NATO leaders are gathered in Madrid this week to mark the reinvigoration of the transatlantic alliance and to discuss its ongoing challenges. After the fall of the Soviet Union, some dismissed NATO as a relic. Vladimir Putin’s brutal and unjustified war against Ukraine to expand Russia’s sphere of influence and reclaim its former glory stands as a stark reminder that hegemonic fantasies backed by brute force remain a threat to the international order, even in the 21st century.
In response to Putin’s aggression, NATO has recovered its sense of purpose and relevance. It is also learning some important lessons regarding the future nature of warfare, from the criticality of adaptive leadership and robust logistics to the importance of asymmetric approaches. One of the most crucial lessons is that information dominance is essential, especially when confronting authoritarian powers like a revanchist Russia or a rising China who are willing to manufacture “facts” and create false narratives in order to undermine the political will and unity of their adversaries. As we look to the future, NATO must ask itself: How can we strengthen post-Westphalian institutions for a Wiki-world?
In the last century, the United States and our allies sacrificed lives and treasure to defend the liberal world order, vanquishing the Axis Powers in World War II and Soviet Communism in the Cold War. In this century, traditional reliance on kinetic force is not enough. The ability to control, process, disseminate and protect information is critical. Malign actors are investing in a host of digital technologies without any restraint or regulation, preparing for the day when artificial intelligence (AI) becomes a dominant force on the battlefield.
Digital authoritarianism – using technology for disinformation, ubiquitous surveillance and oppression of populations at home, and coercion abroad – is not the way of democracies, nor can it ever become our way. Instead, we need to reinvent our alliances and our own frameworks for information dominance consistent with our values. A coalition of like-minded nations could shape international technical and ethical standards, promote alignment on technology export controls, increase AI talent exchanges and technology investment, and importantly, facilitate cross-border data sharing.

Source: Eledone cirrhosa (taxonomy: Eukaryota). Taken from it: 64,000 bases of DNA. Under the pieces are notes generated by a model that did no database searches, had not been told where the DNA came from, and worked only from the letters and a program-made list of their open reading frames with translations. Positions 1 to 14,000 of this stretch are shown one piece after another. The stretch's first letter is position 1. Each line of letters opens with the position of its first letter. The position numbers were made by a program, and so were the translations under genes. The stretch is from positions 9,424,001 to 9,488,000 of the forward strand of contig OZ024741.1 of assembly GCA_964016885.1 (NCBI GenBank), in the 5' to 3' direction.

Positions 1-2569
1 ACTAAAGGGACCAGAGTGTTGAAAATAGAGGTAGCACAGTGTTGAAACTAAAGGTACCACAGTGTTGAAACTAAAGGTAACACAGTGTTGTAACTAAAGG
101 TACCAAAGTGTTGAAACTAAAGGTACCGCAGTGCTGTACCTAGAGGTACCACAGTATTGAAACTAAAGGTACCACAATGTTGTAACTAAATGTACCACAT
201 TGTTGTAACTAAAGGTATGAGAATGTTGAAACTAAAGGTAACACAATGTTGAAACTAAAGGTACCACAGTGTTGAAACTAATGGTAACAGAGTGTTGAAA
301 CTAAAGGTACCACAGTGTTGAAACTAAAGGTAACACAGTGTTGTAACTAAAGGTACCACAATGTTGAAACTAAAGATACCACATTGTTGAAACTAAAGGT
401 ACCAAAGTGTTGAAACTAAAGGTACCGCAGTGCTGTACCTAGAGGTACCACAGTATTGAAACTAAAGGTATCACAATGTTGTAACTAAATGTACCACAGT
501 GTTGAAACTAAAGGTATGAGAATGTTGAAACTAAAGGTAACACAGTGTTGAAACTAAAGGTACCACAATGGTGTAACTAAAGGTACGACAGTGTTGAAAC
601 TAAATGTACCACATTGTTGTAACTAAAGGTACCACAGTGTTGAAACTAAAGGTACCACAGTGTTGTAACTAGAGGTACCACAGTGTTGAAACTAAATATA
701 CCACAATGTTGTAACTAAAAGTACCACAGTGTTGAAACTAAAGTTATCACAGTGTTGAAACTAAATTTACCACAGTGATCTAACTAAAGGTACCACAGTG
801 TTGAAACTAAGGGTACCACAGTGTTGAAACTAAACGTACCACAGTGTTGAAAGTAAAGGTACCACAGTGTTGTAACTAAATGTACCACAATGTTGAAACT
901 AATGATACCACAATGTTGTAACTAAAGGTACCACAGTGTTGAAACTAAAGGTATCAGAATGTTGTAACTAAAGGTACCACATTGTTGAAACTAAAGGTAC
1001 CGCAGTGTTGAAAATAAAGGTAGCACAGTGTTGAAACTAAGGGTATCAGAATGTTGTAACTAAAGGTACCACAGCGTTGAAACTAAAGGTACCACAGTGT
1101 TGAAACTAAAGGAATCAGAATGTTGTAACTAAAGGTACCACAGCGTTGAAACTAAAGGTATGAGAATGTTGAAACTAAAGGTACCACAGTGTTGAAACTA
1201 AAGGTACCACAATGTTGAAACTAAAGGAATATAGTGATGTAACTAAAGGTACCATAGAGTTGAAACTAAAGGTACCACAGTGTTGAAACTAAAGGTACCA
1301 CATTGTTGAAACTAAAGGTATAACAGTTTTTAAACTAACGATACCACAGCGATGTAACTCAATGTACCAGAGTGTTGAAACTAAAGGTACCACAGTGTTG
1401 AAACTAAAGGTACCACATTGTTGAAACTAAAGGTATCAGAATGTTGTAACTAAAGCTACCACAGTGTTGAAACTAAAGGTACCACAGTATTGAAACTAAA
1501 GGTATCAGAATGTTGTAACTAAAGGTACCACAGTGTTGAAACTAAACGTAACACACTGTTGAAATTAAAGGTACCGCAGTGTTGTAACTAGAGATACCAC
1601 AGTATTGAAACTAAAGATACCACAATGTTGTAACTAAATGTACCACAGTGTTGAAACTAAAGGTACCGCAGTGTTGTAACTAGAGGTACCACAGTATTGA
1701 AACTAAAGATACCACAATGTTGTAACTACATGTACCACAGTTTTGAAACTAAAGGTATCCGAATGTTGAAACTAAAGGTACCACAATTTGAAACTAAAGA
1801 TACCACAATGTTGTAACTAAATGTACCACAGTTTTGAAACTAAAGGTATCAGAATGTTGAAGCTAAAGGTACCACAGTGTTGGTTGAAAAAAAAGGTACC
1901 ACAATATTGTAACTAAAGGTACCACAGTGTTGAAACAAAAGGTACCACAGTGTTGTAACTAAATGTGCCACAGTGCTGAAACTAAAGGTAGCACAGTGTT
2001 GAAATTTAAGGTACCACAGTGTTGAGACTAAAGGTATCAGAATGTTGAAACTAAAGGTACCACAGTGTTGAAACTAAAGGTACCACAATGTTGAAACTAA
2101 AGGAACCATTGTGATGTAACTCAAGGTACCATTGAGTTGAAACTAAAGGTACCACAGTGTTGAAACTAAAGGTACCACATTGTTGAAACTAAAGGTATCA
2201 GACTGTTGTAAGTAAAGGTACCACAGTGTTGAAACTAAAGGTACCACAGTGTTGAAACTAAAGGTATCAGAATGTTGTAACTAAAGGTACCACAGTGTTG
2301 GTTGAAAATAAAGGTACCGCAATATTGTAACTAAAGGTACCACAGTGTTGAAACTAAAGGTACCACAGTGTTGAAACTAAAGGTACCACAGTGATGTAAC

Creating an Artificial Intelligence Network in collaboration with our allies shouldn’t be just a hortatory statement or a commitment to compete on this turf with actors who don’t share our values. Instead, establishing information dominance through establishing such a network should be a strategic imperative. We have strengths, as do our allies, that authoritarian powers can only dream of, starting with free and open institutions that generate creativity and innovation across all intellectual and military disciplines. We can fully engage allied research universities and private sector companies to accelerate the development and integration of ethical AI that will give us an edge in everything from predictive warning of crises to better, faster human decision-making.
For years, we’ve been fixated on whether countries are meeting their commitments under NATO to spend 2% of their GDP on defense. While more and more allies are meeting this goal, particularly in the wake of Putin’s aggression in the heart of Europe, the more provocative and consequential question for the long term is: Are we, together, investing in the development of the right new technologies and concepts? And are we adopting them with adequate speed and scale to be able to deter and, if necessary, defeat future aggression?
The United States invested $4 billion in government-led, unclassified AI-related R&D in 2019 alone and remains the leading destination for global AI investments. Counting the private sector, America’s annual investment in AI is over $40 billion, with more than 2,000 American AI firms, including startups and large private companies.
But making AI a strategic priority for NATO would be an enormous force multiplier. To date, Europe has lagged behind in AI. The MIT Sloan Management Review surveyed cross-industry AI practices and found 97% of Chinese companies have a strategy for AI, compared with just 62% of their European counterparts. Putting AI at the heart of the NATO Alliance could be a catalyst to addressing Europe’s growing AI gap. It could also create valuable synergies with U.S. efforts.
After all, this is the playbook that won the Cold War: creating public-private synergy and bringing a network of trusted allies with shared values and tremendous talent and intellectual capacity into direct partnership with the innovation and creativity of America’s entrepreneurial centers and our capital markets.
Alliances are about more than talking points or traditions–their value comes from what they can do now to shape a better future for us all. In the case of NATO, that means shaping a dynamic security environment in a period of intensifying great power competition and profound technological disruption. If NATO wants to stay relevant and be prepared for a very different future, it is time to modernize the alliance by working with allies today to triumph with tomorrow’s technology. That’s a conversation that should be front and center in Madrid.
Disclaimer: The authors have ties to Rhombus, a defense company which serves the national security enterprises of the U.S. government.